Bordeaux for OpenIndiana part 2: Safari and VLC media player

Continuing on in my multi-part review of Bordeaux for OpenIndiana, I’m trying out a few of the supported applications to see how well they run.

I must say there are some odd inclusions to the supported applications list, amongst them VLC media player, and Apple’s Safari web browser. Practically every current desktop-ish operating system out there is guaranteed to have a media player of some sort available for it: on OpenIndiana, I use MPlayer (which runs great), and generally if you’re running desktop Linux then you’re going to have access to a whole bunch of media players capable of handling practically any codec or format imaginable – so I’m not entirely sure why VLC under Wine would be desirable, nor even something Wine development resources should be focused on. Running VLC under Bordeaux for Linux, for example, just feels a bit pointless.

Safari is a similarly baffling inclusion. The rationale is so that web designers have access to Safari to check the rendering of web pages on – but I really think any web designer remotely serious about their job (at least, serious enough to use the title “web designer”) would have access to a Mac OS X box of some sort. Furthermore, Safari itself in my opinion is just a pointless browser to support – it runs on a single platform, is controlled by a single vendor, and frankly – in this day and age of cross compatibility – is just increasingly irrelevant to me.

At any rate, the performance of both of these applications under Bordeaux on OpenIndiana leaves plenty to be desired. VLC wouldn’t install at all using the standard Bordeaux GUI: I believe Bordeaux references download locations on the actual source vendors’ sites, and if the vendor changes these at all then the installer ceases to work: unfortunately, the Bordeaux installer GUI does not give sufficient feedback that this is the case. After manually downloading and installing VLC 1.1.0 for Windows under Bordeaux, I immediately noticed graphical artifacts in the VLC GUI:

VLC user interface problems

Interestingly, actual movie quality seemed to be degraded compared to the same file being played back under a native media player. In the below grab, a native media player is on the left, with the same movie being played back under VLC on Bordeaux on the right – click to zoom:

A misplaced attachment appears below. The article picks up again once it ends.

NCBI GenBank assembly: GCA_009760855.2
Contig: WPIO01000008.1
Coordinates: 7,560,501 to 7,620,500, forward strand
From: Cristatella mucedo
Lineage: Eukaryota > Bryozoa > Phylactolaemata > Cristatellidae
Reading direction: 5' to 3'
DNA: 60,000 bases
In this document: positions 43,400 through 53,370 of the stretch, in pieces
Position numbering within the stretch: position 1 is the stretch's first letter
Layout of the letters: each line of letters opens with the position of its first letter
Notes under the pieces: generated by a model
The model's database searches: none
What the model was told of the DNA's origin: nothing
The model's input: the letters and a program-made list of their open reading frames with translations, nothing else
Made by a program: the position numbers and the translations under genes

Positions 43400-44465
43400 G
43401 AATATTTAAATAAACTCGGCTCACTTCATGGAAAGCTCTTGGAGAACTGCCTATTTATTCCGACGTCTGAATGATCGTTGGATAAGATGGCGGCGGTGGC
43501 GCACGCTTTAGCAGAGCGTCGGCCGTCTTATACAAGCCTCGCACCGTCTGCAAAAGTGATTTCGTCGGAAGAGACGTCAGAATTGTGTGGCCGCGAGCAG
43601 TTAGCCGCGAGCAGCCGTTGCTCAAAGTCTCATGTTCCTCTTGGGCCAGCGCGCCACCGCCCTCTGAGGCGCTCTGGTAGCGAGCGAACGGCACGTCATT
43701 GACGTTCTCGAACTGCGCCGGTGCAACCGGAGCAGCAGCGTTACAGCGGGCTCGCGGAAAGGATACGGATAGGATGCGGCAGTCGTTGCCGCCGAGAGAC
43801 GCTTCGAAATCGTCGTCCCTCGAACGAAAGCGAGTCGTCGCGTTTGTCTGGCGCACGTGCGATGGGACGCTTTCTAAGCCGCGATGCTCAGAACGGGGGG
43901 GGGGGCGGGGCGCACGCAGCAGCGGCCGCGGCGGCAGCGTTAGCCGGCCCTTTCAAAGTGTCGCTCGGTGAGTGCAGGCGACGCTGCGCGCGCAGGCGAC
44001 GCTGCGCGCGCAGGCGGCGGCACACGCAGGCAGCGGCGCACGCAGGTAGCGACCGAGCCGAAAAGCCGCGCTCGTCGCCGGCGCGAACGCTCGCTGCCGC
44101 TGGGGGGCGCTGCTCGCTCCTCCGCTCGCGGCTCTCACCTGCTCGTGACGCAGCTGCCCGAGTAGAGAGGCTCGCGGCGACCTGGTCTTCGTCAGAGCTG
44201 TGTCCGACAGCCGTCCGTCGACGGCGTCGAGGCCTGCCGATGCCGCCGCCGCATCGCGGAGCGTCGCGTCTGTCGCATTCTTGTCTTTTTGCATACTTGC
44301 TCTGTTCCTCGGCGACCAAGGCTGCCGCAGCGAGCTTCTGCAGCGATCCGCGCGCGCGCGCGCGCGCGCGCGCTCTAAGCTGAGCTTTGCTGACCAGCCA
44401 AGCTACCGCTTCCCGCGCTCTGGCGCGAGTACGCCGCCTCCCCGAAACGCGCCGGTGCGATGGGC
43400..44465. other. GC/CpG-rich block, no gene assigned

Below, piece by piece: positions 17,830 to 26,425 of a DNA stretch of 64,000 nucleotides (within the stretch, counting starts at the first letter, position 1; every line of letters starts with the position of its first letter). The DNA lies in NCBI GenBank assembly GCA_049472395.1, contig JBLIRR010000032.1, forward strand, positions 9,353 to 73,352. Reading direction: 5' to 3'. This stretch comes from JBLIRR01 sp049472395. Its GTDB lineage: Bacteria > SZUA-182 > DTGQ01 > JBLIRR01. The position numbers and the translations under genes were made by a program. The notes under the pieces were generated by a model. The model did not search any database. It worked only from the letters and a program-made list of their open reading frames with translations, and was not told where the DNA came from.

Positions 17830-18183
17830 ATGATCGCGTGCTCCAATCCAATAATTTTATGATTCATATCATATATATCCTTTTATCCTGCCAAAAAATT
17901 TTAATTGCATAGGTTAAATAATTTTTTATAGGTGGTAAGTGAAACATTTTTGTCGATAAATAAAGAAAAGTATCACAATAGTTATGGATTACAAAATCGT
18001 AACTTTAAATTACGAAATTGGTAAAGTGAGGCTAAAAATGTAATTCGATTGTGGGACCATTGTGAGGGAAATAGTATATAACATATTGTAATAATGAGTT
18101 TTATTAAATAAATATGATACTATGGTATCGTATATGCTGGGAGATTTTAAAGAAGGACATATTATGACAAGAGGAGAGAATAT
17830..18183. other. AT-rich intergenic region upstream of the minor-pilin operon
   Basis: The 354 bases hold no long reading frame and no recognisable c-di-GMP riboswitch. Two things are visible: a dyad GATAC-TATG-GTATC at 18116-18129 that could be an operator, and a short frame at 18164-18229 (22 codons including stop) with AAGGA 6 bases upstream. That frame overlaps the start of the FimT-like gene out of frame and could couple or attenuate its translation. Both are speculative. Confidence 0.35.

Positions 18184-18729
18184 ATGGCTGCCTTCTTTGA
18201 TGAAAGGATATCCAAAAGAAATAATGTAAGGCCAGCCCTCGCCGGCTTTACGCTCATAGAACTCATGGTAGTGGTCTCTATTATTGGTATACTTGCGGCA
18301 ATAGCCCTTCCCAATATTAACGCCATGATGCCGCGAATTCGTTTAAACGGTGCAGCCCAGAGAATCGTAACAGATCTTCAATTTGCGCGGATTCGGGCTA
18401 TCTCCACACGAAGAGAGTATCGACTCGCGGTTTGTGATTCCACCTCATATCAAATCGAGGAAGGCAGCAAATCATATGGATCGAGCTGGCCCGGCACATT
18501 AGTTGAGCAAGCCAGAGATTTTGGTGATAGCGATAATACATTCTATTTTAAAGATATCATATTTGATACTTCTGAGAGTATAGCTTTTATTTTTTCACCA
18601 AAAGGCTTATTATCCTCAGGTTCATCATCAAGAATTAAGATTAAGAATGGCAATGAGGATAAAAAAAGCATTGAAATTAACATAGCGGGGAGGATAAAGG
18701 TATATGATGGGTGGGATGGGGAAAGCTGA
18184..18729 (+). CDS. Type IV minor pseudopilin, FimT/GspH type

VLC on Bordeaux


Regarding Safari, the application appeared to install, but when attempting to view bookmarks, or perform other certain commands, the application would crash:

Safari crashing - part 1

Even worse, it would then screw up the windowing system, requiring manual killing of the wine processes:

Safari crashing - part 2

Finally, I could never actually get to any sites, internal or external, even though internet connectivity on the host was fine.


My suggestion to the Bordeaux developers would be to simply remove these redundant applications from the supported applications list, and focus on getting core business applications such as Microsoft Office working seamlessly under Bordeaux. Even if someone out there really does have a use for VLC or Safari under Wine, then it’s imperative to have these applications running smoothly in a shipping product: my initial impressions are that there are several areas where things aren’t quite ready for prime time.

See also:


4 thoughts on “Bordeaux for OpenIndiana part 2: Safari and VLC media player

  1. Dr. Μήτσος

    I just wonder why are you using VLC for Windows on a OpenIndiana box? You can use either Mplayer or Xine with libxine. I am using these applications for years with no problem at all. BTW, includes an MPlayer package.

    1. davekoelmeyer Post author

      I agree, and that’s the point I was making in the second paragraph of the post. I use MPlayer as built and supplied by Murray Blakeman at:

      I personally see commercial Wine products as best serving the running of applications that are proprietary and *not* cross-platform: indeed, applications like Microsoft Office and Photoshop CS for example are on the list of supported applications for Bordeaux. IMO, if there’s money to be made in commercial Wine products, it’s in paid support for running these proprietary applications on free software OSs, without the additional cost for the end-user of having to pay for an OS license if using a desktop virtualisation application otherwise – not in supporting applications which are already open-source and readily available across multiple platforms.

      On that note, Firefox 3.6.8 is another application on the Bordeaux supported apps list which I’m not seeing a use case for.


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